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jonathanm last won the day on June 29

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  1. Agreed, out of band management is a must, but that doesn't remove the need to use a physical USB stick for Unraid. Most server grade boards include some form of IPMI so adding an external solution like PiKVM is only needed when using consumer desktop grade parts. If you are choosing parts to buy and not using an existing build, it makes sense to pick a board with IPMI built in rather than fussing with adding it later.
  2. Not precisely. If any TWO of the main drives fail they can be emulated and rebuilt. Parity encompasses all the drives, it requires the remaining drives to emulate the missing drives.
  3. Stock Unraid does not support sleep. Did you add a plugin to enable it?
  4. Depends on the quality of the PSU. Wattage doesn't tell nearly the whole story. If you are talking normal consumer grade power supplies, I would be very worried about even a 500W rated unit with 8 3.5 drives and 4 2.5 drives.
  5. Strange. I tested 2 different Unraid servers, one on my same local subnet, one across the WAN, both responded instantly.
  6. How did you come to this conclusion? I just tested it by putting the name of my Unraid server in the ntp server box for one of my windows laptops, and it synchronized just fine. With the appropriate firewall rule in place, it works over WAN as well.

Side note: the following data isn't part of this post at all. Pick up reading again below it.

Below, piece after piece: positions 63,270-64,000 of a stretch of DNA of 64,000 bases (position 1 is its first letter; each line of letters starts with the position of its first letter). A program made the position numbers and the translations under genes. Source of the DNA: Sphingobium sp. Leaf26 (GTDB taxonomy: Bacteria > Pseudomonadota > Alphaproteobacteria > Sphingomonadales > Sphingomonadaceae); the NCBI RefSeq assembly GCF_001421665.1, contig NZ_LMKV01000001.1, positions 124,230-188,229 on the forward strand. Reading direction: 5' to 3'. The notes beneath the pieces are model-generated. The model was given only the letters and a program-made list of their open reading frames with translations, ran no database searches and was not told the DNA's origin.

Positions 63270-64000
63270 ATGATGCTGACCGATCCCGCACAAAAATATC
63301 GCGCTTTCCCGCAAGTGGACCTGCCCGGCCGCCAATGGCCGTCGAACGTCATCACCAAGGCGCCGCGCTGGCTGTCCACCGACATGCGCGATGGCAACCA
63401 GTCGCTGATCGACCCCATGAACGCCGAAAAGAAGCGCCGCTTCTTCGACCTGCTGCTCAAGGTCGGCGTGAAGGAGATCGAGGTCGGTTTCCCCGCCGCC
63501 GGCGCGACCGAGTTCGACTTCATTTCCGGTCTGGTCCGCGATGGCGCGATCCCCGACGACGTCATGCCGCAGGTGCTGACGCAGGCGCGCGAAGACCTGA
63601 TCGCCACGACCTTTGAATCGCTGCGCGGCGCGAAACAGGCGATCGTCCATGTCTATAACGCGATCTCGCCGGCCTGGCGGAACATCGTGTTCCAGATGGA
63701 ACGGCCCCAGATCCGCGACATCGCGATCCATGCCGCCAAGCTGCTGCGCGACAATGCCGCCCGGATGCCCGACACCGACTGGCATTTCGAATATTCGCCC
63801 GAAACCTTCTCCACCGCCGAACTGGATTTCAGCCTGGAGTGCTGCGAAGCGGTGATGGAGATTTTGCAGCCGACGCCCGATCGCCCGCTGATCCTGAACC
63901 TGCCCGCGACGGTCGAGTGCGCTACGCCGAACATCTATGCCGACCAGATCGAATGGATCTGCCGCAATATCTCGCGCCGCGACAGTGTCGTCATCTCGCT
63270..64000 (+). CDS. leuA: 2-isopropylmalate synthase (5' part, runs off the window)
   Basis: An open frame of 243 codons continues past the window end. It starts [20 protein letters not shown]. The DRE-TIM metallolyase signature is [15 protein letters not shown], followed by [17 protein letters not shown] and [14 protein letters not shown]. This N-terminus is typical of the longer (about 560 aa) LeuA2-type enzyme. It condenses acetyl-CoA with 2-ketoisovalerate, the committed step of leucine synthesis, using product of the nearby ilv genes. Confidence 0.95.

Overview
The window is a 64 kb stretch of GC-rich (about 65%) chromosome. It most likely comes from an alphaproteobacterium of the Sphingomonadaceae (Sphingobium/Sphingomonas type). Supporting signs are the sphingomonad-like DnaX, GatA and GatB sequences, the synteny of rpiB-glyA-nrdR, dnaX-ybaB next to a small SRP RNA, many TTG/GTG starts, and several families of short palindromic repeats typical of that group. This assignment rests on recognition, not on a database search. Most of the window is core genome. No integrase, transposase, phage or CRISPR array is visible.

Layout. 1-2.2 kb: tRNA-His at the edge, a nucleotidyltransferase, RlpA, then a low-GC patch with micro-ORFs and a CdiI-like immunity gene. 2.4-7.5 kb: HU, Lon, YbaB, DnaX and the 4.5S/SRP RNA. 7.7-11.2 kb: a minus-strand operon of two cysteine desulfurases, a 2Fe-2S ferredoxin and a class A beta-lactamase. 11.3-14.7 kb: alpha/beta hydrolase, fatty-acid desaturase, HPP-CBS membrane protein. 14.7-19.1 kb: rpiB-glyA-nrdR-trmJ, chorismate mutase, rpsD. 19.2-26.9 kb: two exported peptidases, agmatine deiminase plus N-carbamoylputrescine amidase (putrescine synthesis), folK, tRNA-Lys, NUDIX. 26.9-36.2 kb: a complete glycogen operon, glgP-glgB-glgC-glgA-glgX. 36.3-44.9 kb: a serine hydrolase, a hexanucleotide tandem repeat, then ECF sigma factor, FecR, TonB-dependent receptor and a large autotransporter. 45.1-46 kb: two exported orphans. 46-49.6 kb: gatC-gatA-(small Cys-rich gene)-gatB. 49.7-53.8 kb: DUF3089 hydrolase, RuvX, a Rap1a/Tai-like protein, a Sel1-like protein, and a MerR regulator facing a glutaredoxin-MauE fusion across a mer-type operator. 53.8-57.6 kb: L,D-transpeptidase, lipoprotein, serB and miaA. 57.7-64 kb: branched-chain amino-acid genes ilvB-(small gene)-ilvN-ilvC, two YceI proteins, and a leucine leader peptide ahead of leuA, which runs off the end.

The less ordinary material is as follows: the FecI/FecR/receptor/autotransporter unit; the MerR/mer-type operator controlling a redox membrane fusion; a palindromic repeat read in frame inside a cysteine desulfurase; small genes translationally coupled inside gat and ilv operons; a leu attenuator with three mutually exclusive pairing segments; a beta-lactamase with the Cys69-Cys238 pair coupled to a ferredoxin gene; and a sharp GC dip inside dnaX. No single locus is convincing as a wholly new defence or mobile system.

7. See title of this thread.
  8. Using it as a drive in a typical non - RAID windows system it would possibly be ok. The issue is in Unraid, every bit of every drive is valuable, as it will be used to rebuild a failed drive. All drives in the Unraid parity array must work perfectly, you can't afford to trust a drive with even seemingly minor issues. I wouldn't RMA it, I would straight up return it for a refund and get another.
  9. sdX designations are subject to change on reboot, so don't rely on them. Any changes will need to be scripted, and run either from the go file or using the User Scripts plugin scheduled on array start.
  10. I recommend looking up Spaceinvader One's videos on youtube, he has several on VM's as well as pretty much any other Unraid topic.
  11. It's been too long since I spun up a box stock version, but I think the monthly schedule is there by default, in any case it's easy to do. There is a plugin to handle more complex scheduling, like pausing the check and resuming at specific times to minimize impact, or other triggers.
  12. Most people schedule parity checks once a month, a parity check reads every bit of every drive in the parity array and confirms the parity calculation.
  13. When a drive fails a read request, all the rest of the drives are read, the failed read request is fulfilled from the resulting parity calculation, and that data is written back to the drive that failed the read request. If that write fails, then the drive is marked as invalid (red X) and the parity calculations are used for all further I/O to that drive slot, the physical drive is no longer accessed. That is the total extent of what Unraid does by default, anything beyond that would need to be handled by recovery from backups.
  14. You should attach the photo and your diagnostics zip file to your next post in this thread. No need to link to outside sites.